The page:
weaving carpet rags with unpracticed
hands. The forlorn expression of the
child, and the light and shade in the
picture, are its good points.
The attractive patels, "The After-J
glow," and "The Moonlit Sea," were
painted by F. K. M. Rehn. Roth are
water scenes, and the reflection of the
colors in the sky in the water produce
an effect that catch the eye at first
Palmer's Snow Scene.
One of the best examples of pure
water color is the snow scene by Wal
ter Palmer. The -now is represented
by white paper, hoing through the
trees. Another -now scene that at
tracted a great deal of attention is the
"Snow Storm," by Emmal Maass. The
Kansas Gp, Mo.
HOME OF THE PEERLESS
When in Kansas City, you are cordially
invited to visit this great store's Men's
Clothing Department and inspect the won
derful showing of "Chestarfeld" Junior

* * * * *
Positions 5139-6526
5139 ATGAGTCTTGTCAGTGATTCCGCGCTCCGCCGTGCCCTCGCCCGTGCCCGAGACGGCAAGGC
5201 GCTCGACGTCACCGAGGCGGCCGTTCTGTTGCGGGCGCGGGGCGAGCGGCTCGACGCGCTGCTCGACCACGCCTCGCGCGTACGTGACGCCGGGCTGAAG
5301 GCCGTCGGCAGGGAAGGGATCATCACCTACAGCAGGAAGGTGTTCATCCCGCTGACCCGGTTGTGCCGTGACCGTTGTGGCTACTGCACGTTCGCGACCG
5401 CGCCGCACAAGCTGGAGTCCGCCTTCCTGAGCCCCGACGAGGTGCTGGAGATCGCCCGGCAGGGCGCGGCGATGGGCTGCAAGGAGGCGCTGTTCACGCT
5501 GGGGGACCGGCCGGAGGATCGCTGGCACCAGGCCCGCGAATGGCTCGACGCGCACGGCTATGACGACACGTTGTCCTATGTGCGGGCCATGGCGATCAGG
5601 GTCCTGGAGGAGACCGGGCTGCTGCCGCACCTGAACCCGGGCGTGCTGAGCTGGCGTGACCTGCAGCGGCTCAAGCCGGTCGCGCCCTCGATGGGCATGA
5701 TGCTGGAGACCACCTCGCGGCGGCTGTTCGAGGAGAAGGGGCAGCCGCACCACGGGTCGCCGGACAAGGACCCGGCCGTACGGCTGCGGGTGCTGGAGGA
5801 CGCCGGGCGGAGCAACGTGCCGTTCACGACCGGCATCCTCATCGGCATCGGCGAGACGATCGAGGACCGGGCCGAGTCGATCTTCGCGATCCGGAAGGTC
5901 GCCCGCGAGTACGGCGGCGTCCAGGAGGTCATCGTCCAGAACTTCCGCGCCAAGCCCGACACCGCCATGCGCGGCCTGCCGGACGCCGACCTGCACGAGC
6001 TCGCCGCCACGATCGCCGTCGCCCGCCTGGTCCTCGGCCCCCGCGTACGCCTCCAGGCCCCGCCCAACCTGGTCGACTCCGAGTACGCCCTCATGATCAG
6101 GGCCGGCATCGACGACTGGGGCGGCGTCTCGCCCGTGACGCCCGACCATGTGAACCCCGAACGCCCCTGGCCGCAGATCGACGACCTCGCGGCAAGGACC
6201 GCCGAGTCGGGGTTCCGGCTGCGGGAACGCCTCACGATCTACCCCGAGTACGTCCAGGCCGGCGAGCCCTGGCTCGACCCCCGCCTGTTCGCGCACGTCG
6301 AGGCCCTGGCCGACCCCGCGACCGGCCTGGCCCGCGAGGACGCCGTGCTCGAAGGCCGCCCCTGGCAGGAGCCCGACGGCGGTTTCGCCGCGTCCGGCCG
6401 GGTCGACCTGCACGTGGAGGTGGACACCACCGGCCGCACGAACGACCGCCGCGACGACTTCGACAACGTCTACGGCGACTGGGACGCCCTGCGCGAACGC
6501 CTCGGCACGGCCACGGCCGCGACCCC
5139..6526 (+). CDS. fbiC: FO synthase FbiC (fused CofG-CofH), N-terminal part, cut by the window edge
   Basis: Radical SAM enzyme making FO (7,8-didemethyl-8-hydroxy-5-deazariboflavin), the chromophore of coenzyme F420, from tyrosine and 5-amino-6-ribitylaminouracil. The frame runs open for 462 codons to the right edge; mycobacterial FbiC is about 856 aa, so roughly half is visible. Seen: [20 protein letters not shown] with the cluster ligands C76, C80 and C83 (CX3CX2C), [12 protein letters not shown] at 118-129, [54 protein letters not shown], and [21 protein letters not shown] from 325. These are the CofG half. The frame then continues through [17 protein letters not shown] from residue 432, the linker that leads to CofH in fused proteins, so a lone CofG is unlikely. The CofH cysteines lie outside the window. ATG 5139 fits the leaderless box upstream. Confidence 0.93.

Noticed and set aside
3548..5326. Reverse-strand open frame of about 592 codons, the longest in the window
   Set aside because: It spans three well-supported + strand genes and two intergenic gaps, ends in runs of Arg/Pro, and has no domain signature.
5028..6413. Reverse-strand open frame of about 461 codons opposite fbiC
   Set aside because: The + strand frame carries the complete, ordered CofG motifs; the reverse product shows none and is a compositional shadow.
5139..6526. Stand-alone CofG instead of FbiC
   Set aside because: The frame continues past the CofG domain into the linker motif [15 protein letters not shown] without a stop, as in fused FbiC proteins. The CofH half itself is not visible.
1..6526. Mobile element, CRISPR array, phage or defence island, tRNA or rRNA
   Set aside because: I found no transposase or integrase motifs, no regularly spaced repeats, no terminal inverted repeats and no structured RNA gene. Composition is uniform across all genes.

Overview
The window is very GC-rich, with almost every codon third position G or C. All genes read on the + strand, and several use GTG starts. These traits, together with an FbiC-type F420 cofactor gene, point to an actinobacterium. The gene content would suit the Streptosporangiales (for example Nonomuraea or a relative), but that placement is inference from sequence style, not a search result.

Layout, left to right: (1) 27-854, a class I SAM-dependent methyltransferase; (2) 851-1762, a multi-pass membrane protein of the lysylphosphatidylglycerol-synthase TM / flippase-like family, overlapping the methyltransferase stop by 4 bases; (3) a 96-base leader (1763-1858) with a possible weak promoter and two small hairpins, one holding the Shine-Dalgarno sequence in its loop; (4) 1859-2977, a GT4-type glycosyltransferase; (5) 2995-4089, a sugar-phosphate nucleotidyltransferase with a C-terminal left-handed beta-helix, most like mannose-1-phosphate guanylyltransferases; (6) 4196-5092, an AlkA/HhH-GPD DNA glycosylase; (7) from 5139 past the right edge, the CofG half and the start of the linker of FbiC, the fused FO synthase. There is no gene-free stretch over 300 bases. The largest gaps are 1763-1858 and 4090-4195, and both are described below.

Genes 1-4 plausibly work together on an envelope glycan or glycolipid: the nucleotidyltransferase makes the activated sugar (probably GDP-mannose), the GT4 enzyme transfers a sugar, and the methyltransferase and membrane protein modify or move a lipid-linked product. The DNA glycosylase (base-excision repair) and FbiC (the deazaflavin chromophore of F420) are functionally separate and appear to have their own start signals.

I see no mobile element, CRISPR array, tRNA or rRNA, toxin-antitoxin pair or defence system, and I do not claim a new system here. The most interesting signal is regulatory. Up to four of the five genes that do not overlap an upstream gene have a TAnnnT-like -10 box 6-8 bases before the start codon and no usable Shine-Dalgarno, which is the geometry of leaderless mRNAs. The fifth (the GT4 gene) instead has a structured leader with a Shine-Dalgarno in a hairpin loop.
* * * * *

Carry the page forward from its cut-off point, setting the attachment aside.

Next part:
Suits and Overcoats. Decidedly the clothes
of the minute for college boys. You will
find "Chestarfeld" Junior Clothes to be
clever, correct and dependable.
Clever because of the many new and
different patterns and style features.
Correct because they are duplicates of
the most attractive garments made by the
best custom tailors who would charge from
$10.00 to $20.00 more.
Dependable because the name of Emery,
Bird, Thayer Co. stands behind every gar
$20.00 tO $40.00
H. 0. SEVERANCE TELLS
OP FIRST LIBRARY HERE
Oren Rootjr., Was Head of Association
Formed in 1866.
H. O. Severance, librarian of the
University of Missouri, read a paper
at the monthly meeting of the Co
lumbia Library Club Friday evening
on "Columbia's First Library." Mr.
Severance read from the Missouri
Statesman of November 16, 1866, an
account of the organization of a li
brary association by several young
men of Columbia. A. W. McAlester
was chairman of the meeting and A.
P. Selby was secretary. Prof. Oren
Root submitted a constitution, which
was adopted. -
The permanent officers chosen were:
President, Oren Root, Jr.; vice-president,
F. B. Young; treasurer, A. "W.
McAJester; secretary, A. P. Selby.
The library was first established in